Academic Year 2015-16 Review
Over the course of the year, the ACIR held a number of meetings, including the annual open forum in January 2016. The annual open forum provides an opportunity for the members of the Yale community to express concerns or raise questions related to the ethical investment of Yale’s Endowment.
During the year, the ACIR continued its dialogue with the student group, Fossil Free Yale, on the topic of Yale’s investment policies regarding companies that own large reserves of fossil fuels. In separate but related interactions with the Dwight Hall SRI Fund, the ACIR endorsed their Exxon shareholder resolution (click here).
The ACIR also met with students concerned about private prisons. The ACIR continued to monitor Yale’s Sudan divestment list.
The Committee continued to review and vote on the University's social responsibility proxies in accordance with the University's ethical investment policies, including the guidelines set forth in John Simon's The Ethical Investor.
Calendar Year 2015 Voting Overview
The ACIR votes social and ethical proxies on behalf of the University in accordance with existing University policies and under the guidance of the CCIR. The ACIR is composed of representatives from the University alumni, staff, faculty, graduate and undergraduate student communities. The CCIR is a standing committee of the Yale Corporation.
Guided by the principles of John Simon et al., The Ethical Investor (1972), and related policies and practices adopted by the University, in particular the “Statement on Proxy Resolutions,” adopted by the Corporation in 1989 and updated in 2013, the ACIR considers proxy resolutions and determines whether it is appropriate for Yale to take a formal position on a social or ethical issue through its role as corporate investor.
Votes affirmatively supporting proxy initiatives must be preceded by a determination that the issue involves one of substantial social injury caused by the company; the issue is susceptible to competent evaluation by the University under criteria reflecting broad moral consensus within the academic community; and the proposed resolution seeks to eliminate or reduce the social injury by means which are found to be reasonable and effective. A proposal will not be supported where the resolution embodying the proposal fails to be well-constructed or appropriately tailored to reduce or eliminate the injurious aspect of the activity (e.g., is over-inclusive or is merely a condemnation).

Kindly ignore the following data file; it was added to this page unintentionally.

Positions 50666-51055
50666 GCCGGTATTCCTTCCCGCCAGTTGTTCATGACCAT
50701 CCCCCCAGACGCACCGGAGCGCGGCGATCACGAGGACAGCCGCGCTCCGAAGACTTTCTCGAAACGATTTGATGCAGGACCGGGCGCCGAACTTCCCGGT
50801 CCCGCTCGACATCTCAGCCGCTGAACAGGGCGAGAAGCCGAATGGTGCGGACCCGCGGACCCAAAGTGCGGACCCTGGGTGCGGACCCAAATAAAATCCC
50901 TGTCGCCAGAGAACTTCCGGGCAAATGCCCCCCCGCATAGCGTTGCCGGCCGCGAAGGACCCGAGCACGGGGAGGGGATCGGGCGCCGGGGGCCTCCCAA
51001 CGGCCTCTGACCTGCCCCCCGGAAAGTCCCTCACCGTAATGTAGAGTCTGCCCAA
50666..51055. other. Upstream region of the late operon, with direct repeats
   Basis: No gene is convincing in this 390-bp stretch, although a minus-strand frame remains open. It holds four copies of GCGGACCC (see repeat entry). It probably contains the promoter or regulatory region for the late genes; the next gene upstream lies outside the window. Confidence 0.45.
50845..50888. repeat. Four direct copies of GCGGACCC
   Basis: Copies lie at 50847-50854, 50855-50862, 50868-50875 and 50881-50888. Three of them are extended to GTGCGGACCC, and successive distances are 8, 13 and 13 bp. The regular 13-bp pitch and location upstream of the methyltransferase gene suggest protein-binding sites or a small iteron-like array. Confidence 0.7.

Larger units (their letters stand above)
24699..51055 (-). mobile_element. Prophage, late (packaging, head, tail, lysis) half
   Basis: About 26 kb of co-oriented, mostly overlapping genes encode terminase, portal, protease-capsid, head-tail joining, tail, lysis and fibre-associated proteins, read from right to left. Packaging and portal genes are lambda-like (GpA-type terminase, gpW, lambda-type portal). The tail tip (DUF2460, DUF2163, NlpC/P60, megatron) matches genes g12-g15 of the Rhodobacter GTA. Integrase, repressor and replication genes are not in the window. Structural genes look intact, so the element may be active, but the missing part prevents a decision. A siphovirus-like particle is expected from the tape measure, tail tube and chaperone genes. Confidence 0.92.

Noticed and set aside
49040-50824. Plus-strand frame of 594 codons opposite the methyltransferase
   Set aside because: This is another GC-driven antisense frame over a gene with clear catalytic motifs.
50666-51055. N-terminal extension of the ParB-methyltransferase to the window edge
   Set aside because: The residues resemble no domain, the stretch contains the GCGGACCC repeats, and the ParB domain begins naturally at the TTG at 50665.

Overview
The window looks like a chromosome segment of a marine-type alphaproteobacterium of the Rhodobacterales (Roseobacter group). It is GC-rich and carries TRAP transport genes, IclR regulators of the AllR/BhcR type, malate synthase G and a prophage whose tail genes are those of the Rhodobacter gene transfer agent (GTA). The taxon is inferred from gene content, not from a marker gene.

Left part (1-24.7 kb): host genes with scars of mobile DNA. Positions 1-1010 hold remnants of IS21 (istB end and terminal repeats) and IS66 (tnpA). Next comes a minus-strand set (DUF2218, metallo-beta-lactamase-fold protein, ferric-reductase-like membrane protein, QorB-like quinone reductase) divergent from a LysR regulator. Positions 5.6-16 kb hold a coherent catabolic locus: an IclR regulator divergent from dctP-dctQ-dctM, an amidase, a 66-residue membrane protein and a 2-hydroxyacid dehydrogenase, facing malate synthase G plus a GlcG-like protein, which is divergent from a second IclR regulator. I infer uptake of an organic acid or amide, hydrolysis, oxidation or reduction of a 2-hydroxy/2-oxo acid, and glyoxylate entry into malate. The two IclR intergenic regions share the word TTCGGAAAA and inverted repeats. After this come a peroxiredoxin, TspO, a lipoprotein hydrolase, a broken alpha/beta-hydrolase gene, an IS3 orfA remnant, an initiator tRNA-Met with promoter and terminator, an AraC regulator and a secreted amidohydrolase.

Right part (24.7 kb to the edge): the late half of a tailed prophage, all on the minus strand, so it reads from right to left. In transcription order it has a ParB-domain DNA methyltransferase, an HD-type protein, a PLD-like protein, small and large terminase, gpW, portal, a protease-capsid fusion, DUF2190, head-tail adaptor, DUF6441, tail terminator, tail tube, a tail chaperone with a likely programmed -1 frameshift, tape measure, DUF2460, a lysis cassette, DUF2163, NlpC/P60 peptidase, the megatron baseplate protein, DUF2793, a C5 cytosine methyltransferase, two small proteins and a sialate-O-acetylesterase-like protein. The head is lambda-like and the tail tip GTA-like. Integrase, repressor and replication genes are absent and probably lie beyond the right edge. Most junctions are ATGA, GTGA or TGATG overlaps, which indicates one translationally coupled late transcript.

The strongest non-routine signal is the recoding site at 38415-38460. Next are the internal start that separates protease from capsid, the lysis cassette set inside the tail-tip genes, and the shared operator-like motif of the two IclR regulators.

In addition, proxy initiatives will not be supported where the resolution would impose a serious competitive disadvantage on the company in relation to other companies in the same industry which are engaging in similar social injury; the resolution advances a position on a social or political question unrelated to the conduct of the company’s business or the disposition of its assets; the activity in question neither violates nor frustrates the intent of governing laws and regulations that represent a balance struck in the context of competing political influences in a democratic society; or, if the activity is unlawful, it is already or will imminently be the subject of legitimate legal processes.
In the event that the Corporation or CCIR has provided specific guidance with respect to voting on a particular issue (e.g., tobacco, climate change), the ACIR will follow that guidance. In addition to reporting the ACIR’s proxy votes to the CCIR on at least an annual basis, the ACIR should bring to the CCIR’s attention any social or ethical matter requiring more specialized voting instructions.
In calendar year 2015, the ACIR considered and voted on proxy resolutions consistent with the principles described above in environmental practices and corporate political activity. The ACIR does not vote on proxy resolutions addressing corporate governance or other matters not involving social or ethical issues. These proxies remain within the purview of the Investments Office, with oversight by the Investment Committee.